Strategy has another purpose: instead of deferring some steps of a method to subclasses, it provides a mean to outsource some steps to a foreign objet. So none of the tow patterns is derivated from the other. However, template methods lives well together with strategies, since it's very similar to subcontract a step to a strategy class rather than override it in a derivate.

Combining strategy and template methods to do the rest?

In such an attempt, you ignore completely the intent. The strategy is not just having a class to encapsulate some algorithms. THat's just a solution. It's just a way of using what classes are meant to do! Using a class that can be extended is not the same as using a strategy!

In the end, all patterns are related to the using some class that provides some methods. But this doesn't mean that it's all the same pattern.

Take just as example the observer pattern. If I'd follow your reasoning, I'd say that Subject is a strategy and Observer is a strategy and that Subject is moreover a context for Observer. But doesn't this sound somewhat like nonsense? The whole world would then just be reduced to sets of strategies; How would this help you to solve observer-like problems, i.e. informing interested objects that a state did change?

Conclusion

There might be a misunderstaning of patterns. The pattern is not the name given to an OO structure. THe pattern is a way to solve a specific problem. Or said in a very formal way: you see the pattern in the solution space, whereas they are in reality a bridge between the problem space and the solution space. (Bridge that you're not obliged to take, because sometimes it's shorter to jump over the river or funnier to swim across, but that's for another discussion ;-))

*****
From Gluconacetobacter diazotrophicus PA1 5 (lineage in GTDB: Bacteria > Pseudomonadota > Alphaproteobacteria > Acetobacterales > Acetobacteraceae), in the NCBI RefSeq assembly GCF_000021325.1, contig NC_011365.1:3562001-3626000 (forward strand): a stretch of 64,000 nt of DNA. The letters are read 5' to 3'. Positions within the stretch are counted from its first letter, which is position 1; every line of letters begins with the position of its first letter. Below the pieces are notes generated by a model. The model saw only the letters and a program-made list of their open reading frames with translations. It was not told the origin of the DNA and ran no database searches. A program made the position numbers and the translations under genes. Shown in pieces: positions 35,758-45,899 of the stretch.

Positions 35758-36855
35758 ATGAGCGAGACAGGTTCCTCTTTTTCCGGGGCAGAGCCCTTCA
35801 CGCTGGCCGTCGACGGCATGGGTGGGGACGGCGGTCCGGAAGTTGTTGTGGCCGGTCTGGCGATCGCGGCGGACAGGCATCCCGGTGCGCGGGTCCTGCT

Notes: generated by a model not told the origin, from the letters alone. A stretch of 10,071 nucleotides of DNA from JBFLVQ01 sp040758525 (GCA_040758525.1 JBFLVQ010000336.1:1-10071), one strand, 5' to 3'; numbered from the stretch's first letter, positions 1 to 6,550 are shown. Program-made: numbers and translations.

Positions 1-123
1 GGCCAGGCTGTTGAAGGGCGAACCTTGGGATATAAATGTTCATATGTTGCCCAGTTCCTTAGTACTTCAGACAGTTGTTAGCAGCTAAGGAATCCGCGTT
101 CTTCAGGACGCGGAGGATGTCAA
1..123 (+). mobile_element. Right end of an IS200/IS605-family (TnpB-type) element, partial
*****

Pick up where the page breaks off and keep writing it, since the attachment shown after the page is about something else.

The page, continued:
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  • Thank you for the nice response, but I want clarify two things that may contribute to this. I tried not to say behavioral patterns are for OOP polymorphism, but rather that mechanism makes it possible to implement them and try to state that other paradigms have other mechanisms for that. GoF patterns are especially for static-typed OOP languages, but as you mentioned I see that they tell from intent perspective to make them universal patterns. The point is when you work with e.g. Java, to really use that patterns you feel to understand the structure also. – Taha Yavuz Bodur Jul 4 at 16:20
  • And when you analyze structures you see some similarities which leads me to ask this question. While I agree intent perspective makes them universal and when you think in a solution its natural and helpful, it makes it hard to grasp the pattern in its own, since you work in the language environment so you are inclined to think in its techniques IMHO. Secondly, I agree in my reasoning it's hard to cover observer and visitor, but Chain of Responsibility and some others looked like possible to me. – Taha Yavuz Bodur Jul 4 at 16:33
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    @TahaYavuzBodur you are fully right to ask the question which is very interesting. And indeed, composition over inheritance is the common implementation pattern here. I wanted to highlight a mental trap: design patterns are for design problems. Otherwise, they would be called implementation patterns (or idioms) ;-). Also, they build on top of polymorphism. If you would have no polymorphism at all, these patterns would not help. You'd first need to implement some kind of dispatch (you can do this in non-OOP languages such as C with for example aggregates of function pointers). – Christophe Jul 4 at 17:09
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    @TahaYavuzBodur I think morover that many of these patterns can be applied to dynamic languages. As soon as you have a mean to pass a function object or a function reference, you have the tools to build them. In pure functional many of those patterns make no sense (e.g. no state, no observer). But some still make sense: a strategy function can be passed as parameter to a function to influence the behavior. A higher order function could even be used to determine the right strategy of the context function. But that would lead to a very different (and long) discussion ;-) – Christophe Jul 4 at 17:14